Dizzy Swallows

Enchanted Rock

Enchanted Rock

November 1st, 2010

Hello all! I trust everyone had an appropriately spooky and candy-filled Halloween. We, sadly, did not. With no costume party plans, I was all set to hand out candy to all the good little ladybugs and knights of Fredericksburg. Sugary delights in hand and family-friendly costume donned, I waited for trick-or-treaters in vain until my fangs fell out (literally). Halloween fail. A single group of fourteen year old girls (who couldn’t even be bothered to say “trick or treat!”) did little to salvage the evening. Jacob and I consoled ourselves by snuggling up with popcorn and watching old episodes of Battlestar Galactica.

Saturday, however, was a much greater success. After months of trying, we finally made it out to Enchanted Rock, indisputably Fredericksburg’s biggest bragging right.

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Enchanted Rock is the largest pink granite monadnock in the United States. It covers 640 acres and rises to an elevation of 1,825 feet above sea level. The name derives from numerous legends of the local Comanche, Tonkawa and Apache tribes. These stories range from the rock as a portal to another world, a haunt for dead native princesses, to bad luck for anyone climbing with evil intentions.

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Certainly, there is something distinctly unique about the vast pink dome and climbing it was pure delight. In many ways, I was reminded of one of my favorite National Parks, Joshua Tree in California.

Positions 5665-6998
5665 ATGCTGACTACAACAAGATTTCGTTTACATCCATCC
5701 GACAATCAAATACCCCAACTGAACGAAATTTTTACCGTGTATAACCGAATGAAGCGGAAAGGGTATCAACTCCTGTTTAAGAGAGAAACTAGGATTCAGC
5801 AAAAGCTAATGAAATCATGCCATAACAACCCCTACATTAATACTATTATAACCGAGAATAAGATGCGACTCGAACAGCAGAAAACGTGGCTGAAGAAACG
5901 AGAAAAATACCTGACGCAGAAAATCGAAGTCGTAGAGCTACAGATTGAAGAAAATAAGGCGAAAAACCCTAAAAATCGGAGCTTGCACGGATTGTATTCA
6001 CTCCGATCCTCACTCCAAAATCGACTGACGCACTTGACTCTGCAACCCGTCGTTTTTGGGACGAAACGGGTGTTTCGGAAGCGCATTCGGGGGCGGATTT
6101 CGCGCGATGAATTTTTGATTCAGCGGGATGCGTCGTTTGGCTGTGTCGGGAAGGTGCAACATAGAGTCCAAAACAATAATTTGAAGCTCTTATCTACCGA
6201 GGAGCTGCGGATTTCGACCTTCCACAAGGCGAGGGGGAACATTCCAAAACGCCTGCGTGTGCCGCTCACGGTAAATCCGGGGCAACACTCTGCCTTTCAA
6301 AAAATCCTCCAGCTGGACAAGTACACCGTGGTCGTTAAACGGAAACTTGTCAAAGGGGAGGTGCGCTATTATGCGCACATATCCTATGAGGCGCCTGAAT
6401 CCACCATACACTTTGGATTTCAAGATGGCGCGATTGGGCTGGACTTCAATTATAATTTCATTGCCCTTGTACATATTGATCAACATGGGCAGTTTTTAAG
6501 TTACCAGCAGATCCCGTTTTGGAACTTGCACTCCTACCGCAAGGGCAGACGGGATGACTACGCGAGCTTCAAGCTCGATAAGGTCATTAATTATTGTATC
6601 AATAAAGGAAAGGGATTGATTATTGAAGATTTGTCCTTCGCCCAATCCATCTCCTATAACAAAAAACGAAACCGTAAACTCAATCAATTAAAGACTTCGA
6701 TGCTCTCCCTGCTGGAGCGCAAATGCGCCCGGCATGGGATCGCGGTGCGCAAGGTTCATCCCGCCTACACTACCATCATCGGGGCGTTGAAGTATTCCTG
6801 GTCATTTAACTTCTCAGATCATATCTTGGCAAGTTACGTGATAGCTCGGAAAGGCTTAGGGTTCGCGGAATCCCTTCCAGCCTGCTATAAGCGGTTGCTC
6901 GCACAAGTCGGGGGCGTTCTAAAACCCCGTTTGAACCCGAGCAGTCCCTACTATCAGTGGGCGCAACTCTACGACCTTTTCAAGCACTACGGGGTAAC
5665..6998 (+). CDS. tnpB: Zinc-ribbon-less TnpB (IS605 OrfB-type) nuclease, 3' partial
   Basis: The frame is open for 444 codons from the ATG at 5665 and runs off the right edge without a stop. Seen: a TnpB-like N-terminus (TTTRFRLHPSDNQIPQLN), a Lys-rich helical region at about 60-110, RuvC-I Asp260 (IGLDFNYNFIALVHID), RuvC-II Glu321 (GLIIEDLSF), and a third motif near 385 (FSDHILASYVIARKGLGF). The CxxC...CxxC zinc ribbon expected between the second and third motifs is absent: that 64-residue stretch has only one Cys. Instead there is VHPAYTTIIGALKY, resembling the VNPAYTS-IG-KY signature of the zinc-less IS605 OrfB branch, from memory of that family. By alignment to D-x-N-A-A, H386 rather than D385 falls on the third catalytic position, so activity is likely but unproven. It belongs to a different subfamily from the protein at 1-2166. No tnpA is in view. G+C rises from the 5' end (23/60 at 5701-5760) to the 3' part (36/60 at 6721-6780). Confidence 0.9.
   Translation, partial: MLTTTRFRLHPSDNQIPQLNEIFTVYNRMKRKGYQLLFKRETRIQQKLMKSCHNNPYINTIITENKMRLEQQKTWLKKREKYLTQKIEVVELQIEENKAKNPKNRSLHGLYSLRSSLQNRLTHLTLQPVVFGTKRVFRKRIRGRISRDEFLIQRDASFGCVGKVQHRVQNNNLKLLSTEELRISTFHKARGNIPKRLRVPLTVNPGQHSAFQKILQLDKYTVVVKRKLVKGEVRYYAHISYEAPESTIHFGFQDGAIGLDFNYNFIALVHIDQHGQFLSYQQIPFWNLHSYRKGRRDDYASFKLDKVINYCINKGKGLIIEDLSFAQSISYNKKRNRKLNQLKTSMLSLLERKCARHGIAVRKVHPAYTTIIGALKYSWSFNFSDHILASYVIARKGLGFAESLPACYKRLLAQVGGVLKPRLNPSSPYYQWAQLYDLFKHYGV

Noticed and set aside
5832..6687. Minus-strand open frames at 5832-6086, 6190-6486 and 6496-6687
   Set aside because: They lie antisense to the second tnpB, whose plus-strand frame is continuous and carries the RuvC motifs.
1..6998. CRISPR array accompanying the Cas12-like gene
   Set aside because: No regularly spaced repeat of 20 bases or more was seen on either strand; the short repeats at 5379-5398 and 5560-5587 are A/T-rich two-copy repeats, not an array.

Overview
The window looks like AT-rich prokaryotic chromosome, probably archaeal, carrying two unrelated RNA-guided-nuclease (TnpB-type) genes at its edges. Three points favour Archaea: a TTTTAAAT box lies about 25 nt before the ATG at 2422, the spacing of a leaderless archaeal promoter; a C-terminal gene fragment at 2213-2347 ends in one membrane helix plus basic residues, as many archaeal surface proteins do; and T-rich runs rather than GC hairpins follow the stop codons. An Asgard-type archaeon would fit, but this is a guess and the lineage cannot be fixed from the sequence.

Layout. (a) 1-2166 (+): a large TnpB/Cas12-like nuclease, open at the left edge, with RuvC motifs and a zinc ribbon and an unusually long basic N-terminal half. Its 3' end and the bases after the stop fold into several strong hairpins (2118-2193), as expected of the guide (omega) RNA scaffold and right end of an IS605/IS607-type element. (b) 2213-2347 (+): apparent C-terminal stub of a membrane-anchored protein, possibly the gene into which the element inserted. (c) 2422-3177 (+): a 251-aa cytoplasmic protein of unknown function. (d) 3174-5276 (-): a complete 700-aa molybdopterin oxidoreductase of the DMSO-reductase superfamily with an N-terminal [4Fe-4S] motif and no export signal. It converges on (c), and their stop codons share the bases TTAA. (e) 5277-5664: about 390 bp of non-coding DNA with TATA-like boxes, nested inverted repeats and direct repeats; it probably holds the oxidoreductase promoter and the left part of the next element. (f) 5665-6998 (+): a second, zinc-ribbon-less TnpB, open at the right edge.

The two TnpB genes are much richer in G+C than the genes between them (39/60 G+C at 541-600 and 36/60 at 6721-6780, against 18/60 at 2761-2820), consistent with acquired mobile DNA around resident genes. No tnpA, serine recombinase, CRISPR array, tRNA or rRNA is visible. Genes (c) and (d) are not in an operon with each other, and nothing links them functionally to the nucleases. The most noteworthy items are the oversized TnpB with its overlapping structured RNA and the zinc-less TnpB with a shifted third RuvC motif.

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We took the summit trail, which was little more than periodic signs pointing the way up a 45 degree rock face. The gritty surface of the granite made the climb easy even in my worn Converse and we wove our way to the top with little effort.

We’d arrived in the late afternoon and the sun had just begun to light up the rock and the surrounding countryside with that very specific pre-sunset gold. At the summit, a warm wind picked up, battering pleasantly around our ears and hugging clothing around our bodies. The oaks and fields of the Hill Country spread out below us in a surprisingly green patchwork. It was perfection.

Seeing this fellow in one of the gnarled summit trees makes me wonder if those legends don’t have some truth to them.

The surface of the rock was endlessly intriguing. Bright orange lichen, strange geometric cracks, miniature sunken meadows and tiny waterholes kept my shutter busy.

Though we decided to head down before sunset, the slanting sun wrapped the rock in a certain magic light, elongating shadows and painting golden halos all around the oak trees.

If you ever have the chance to visit, this is one hike I cannot recommend enough. Just be sure you climb with a heart full of good intentions.

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